On Taking the Kingdom by Force
TO THE VICTORS GO THE SPOILS?
Many passages in the New Testament are easily and readily comprehendible, at least on a perfunctory level. Then there are those passages that are more challenging, require deeper reflection, and often lead to a plethora of questions. Finally, there are those passages that engage the inquisitive mind with that nagging question, “huh?” The first time I read the passage about the Kingdom of Heaven suffering violence, I asked this very question while scratching my head in a state of bewilderment.
The passage makes it seem like “men of violence,” who I assumed were the “bad guys,” were attacking and even usurping the Kingdom of Heaven. This seemed very strange and not in harmony with the rest of the New Testament. After studying this passage in greater depth, however, I came to appreciate it more and realized that my initial, unexamined synopsis was incorrect. This passage does in fact make sense, and Christ’s words here are in perfect conformity with the rest of the New Testament.
How one understands this passage depends largely on how one translates the first verb. The Greek verb used here, biadzetai (from biadzomai), can be translated in either the middle or the passive voice. If it is translated in the passive voice, then “has suffered violence” would be an accurate rendering in English. If it is translated in the middle voice, however, it would convey the idea of “pushing forward violently.” The passive voice makes “the kingdom of heaven” the recipient of the violence whereas the middle voice would make it the one violently pushing forward. Wow, what a difference! It changes the entire sense of the verse. The meaning of this passage hinges, therefore, on whether the verb is translated in the passive or the middle voice.
So, which is the proper translation? This is not the easiest question to answer, inasmuch as there are scholarly advocates for both possibilities. In the New International Biblical Commentary, for example, Robert H. Mounce prefers the passive voice, rendering the phrase “the kingdom of heaven has suffered violence.” He argues that the passage refers to violent men who had been trying to overcome forcefully the Kingdom of Heaven since the days of John the Baptist up until, and including, the days of Jesus’ public ministry. According to Mounce, these men are those like Herod, who incarcerated John, and those like the Pharisees, who were constantly challenging Jesus.
Yet A. Jones argues in A Catholic Commentary on Holy Scripture that reading this passage in the passive voice results in strained imagery and an idea foreign to the context. The context entails praise of John’s work and so the passive voice would be somewhat forced and require that this passage be understood as a parenthesis. The middle voice would make more sense within the context, Jones asserts, and thus from John’s initial preaching of the Kingdom’s proximity to Jesus’ establishing it, the Kingdom has been moving forward by “dint of earnest effort.”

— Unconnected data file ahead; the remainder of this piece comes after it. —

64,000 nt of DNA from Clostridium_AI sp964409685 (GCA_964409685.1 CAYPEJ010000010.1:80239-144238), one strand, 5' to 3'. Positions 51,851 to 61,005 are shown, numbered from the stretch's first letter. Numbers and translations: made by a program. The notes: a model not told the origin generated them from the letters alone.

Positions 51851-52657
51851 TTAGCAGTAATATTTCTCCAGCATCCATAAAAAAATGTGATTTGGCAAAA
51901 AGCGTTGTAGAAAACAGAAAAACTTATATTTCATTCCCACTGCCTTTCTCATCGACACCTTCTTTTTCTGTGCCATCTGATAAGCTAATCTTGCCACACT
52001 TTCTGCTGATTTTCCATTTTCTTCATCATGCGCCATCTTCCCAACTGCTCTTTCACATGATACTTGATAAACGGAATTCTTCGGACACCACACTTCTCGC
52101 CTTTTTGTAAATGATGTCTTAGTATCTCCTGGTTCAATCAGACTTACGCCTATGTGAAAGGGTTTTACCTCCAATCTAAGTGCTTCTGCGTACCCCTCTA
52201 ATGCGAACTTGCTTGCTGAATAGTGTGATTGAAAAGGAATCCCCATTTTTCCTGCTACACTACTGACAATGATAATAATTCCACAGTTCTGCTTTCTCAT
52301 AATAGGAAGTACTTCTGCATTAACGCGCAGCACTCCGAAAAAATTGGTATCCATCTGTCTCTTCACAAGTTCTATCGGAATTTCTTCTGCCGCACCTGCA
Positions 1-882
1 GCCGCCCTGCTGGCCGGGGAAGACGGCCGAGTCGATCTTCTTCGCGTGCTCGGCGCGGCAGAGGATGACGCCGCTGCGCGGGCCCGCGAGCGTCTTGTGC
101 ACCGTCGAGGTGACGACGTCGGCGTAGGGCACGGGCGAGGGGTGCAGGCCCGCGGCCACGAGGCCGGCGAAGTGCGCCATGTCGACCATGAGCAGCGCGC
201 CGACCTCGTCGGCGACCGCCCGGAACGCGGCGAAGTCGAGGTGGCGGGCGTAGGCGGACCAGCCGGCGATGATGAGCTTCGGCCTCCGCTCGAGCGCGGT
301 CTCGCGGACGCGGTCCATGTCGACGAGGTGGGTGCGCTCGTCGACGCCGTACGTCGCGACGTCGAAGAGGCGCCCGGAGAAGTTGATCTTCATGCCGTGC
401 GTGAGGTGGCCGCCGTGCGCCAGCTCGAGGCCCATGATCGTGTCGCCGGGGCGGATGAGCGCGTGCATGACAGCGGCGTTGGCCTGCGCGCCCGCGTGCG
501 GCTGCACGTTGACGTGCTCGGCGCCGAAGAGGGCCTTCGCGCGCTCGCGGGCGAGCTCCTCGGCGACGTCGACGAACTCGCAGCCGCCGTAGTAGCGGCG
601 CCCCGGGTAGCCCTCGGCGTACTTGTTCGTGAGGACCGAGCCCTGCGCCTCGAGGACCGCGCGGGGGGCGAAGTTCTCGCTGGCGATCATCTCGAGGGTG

This is all very interesting, but what is the proper translation? This Greek verb, biadzomai, occurs only twice in the entire New Testament: here in Matthew and again in a more or less parallel passage in Luke. Perhaps the best way to solve this problem of translation is to consider Luke’s rendering, which the Catholic Edition of the Revised Standard Version translates in the following manner: “The law and the prophets were until John; since then the good news of the kingdom of God is preached, and every one enters it violently” (16:16; emphasis added). Here the verb in question is translated in the middle voice, and so as a consequence of the Kingdom of God being preached, people enter it violently — that is, those who wish to enter push forward forcefully against any opposition. Most, if not all, of the English Bibles give a similar translation, conveying the Greek verb in Luke 16:16 in the middle voice.
This, coupled with the context, weighs the balance in favor of the middle voice for Matthew 11:12. Consider that Jesus’ words are recorded as “men of violence take it by force.” He does not state that men of violence will try to take it by force but that they do indeed take it by force. Elsewhere, Jesus states clearly that the gates of Hell would not prevail against His Church (cf. Mt. 16:18), and so at least by analogy it would be nonsensical to assert that violent men — if understood to be the bad guys — could be successful in taking the Kingdom of Heaven by force. The inferior forces of evil are ultimately incapable of defeating the supreme forces of good.
Much of the difficulty in understanding this passage, therefore, can be attributed to a mistranslation of the text in English. What we’re dealing with here is not a bad translation, however, since it is certainly a possible one, but it is undoubtedly a mistranslation. It is rather odd that Luke 16:16 has been consistently translated correctly whereas Matthew 11:12 has been consistently translated incorrectly. Unfortunately, this passage in Matthew’s Gospel has suffered violence.
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